Part of the ceremony was the officers taking the Military Oath of Office. The Military Oath of Office is, “I, (state full name), having been appointed a 2nd Lieutenant or Ensign, in the United States (Army, Navy, Marines or Air Force), do solemnly swear (or affirm) that I will support and defend the Constitution of the United States against all enemies, foreign and domestic; that I will bear true faith and allegiance to the same; that I take the obligation freely, without any mental reservation or purpose of evasion; and that I will well and faithfully discharge the duties of the office upon which I am about to enter, so help me God.”
The ceremony program noted that this Oath of Office was essentially the same as that taken by American officers since George Washington. Now over 240 years later this oath is still being administered in the United States.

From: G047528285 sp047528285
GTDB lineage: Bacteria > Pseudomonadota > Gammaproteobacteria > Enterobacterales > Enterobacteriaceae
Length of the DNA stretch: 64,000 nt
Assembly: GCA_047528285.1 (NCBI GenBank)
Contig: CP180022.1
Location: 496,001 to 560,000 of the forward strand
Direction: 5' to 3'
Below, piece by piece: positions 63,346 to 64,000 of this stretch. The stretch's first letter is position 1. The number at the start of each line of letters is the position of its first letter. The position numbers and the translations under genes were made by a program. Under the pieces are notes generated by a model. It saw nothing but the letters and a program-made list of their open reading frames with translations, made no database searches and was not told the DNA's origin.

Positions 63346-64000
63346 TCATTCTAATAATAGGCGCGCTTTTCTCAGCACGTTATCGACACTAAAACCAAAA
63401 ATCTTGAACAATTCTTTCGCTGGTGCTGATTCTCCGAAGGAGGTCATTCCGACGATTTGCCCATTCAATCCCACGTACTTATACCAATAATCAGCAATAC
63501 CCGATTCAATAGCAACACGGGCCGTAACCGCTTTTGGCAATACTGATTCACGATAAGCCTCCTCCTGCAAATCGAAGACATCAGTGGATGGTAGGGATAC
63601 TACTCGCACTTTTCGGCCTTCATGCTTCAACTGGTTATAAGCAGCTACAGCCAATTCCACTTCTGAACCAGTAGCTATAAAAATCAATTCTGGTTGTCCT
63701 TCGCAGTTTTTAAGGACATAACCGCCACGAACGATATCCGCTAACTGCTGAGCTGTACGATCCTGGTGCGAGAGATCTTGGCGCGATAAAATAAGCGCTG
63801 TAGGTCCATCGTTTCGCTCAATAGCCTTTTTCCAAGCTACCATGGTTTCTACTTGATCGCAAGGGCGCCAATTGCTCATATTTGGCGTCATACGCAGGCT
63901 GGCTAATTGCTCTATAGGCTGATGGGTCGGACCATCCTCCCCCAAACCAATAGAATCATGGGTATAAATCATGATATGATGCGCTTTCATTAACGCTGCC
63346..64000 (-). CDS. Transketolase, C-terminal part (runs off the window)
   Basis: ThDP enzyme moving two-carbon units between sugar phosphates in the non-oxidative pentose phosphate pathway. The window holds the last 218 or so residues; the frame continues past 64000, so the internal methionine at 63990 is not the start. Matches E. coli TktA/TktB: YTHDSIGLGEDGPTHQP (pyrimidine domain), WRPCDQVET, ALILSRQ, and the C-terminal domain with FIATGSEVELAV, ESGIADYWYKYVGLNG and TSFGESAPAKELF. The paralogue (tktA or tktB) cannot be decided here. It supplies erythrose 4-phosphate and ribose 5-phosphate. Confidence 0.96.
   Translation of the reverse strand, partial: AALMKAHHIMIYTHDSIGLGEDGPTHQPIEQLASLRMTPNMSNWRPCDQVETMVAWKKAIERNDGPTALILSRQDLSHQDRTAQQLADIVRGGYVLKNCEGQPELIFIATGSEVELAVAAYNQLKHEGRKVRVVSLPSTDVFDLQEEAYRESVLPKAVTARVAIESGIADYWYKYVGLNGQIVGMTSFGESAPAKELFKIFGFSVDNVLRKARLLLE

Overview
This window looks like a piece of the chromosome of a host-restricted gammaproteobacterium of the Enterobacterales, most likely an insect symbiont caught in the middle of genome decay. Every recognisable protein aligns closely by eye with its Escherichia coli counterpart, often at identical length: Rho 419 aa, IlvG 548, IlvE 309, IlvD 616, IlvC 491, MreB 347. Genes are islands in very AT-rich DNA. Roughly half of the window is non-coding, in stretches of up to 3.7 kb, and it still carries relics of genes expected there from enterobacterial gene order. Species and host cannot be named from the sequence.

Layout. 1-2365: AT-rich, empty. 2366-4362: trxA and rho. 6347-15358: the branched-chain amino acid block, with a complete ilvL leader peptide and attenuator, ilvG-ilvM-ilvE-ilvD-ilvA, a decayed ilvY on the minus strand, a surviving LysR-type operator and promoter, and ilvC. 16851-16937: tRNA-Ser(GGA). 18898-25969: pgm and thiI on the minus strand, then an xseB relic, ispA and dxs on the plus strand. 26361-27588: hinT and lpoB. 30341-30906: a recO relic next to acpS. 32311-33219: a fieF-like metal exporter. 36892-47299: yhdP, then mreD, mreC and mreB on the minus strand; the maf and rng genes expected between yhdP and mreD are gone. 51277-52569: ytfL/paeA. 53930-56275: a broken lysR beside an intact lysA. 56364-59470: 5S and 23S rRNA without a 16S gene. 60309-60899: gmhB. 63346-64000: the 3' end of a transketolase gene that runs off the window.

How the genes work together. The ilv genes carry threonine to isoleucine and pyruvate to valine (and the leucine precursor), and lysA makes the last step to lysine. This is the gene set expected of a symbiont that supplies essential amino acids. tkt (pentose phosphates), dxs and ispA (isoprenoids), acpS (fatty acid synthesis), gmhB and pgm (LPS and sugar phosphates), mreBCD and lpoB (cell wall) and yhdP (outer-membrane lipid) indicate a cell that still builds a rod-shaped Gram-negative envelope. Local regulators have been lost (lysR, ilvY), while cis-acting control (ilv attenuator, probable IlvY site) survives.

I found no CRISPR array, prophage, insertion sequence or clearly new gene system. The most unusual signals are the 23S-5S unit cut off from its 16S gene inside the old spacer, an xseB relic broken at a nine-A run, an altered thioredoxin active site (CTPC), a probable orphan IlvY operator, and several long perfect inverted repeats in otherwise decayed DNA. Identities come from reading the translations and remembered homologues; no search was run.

I couldn’t help but think of the similarities to the oaths taken by Freemasons, whether during a degree or upon being installed as an officer of the lodge. These oaths emphasize that you will fulfill your obligation or duty freely. They state the seriousness of the work you about to undertake and that you are committed to doing that work to the best of your ability.
Oaths in and of themselves are just words and are meaningless without actions behind them. They do not guarantee success and do not discourage failure. What an oath does is set forth an obligation and set of duties for you to strive for. They can serve as a reminder as they why you are doing what you do. They are a common bond that tie those together that have taken the same oath.
Are you upholding your oath?
WB Gregory J. Knott is the Worshipful Master of Ogden Lodge No. 754 in Ogden (IL) and a plural member of St. Joseph Lodge No. 970 (IL), Homer Lodge No. 199 (IL) and Naval Lodge No. 4 in Washington, DC.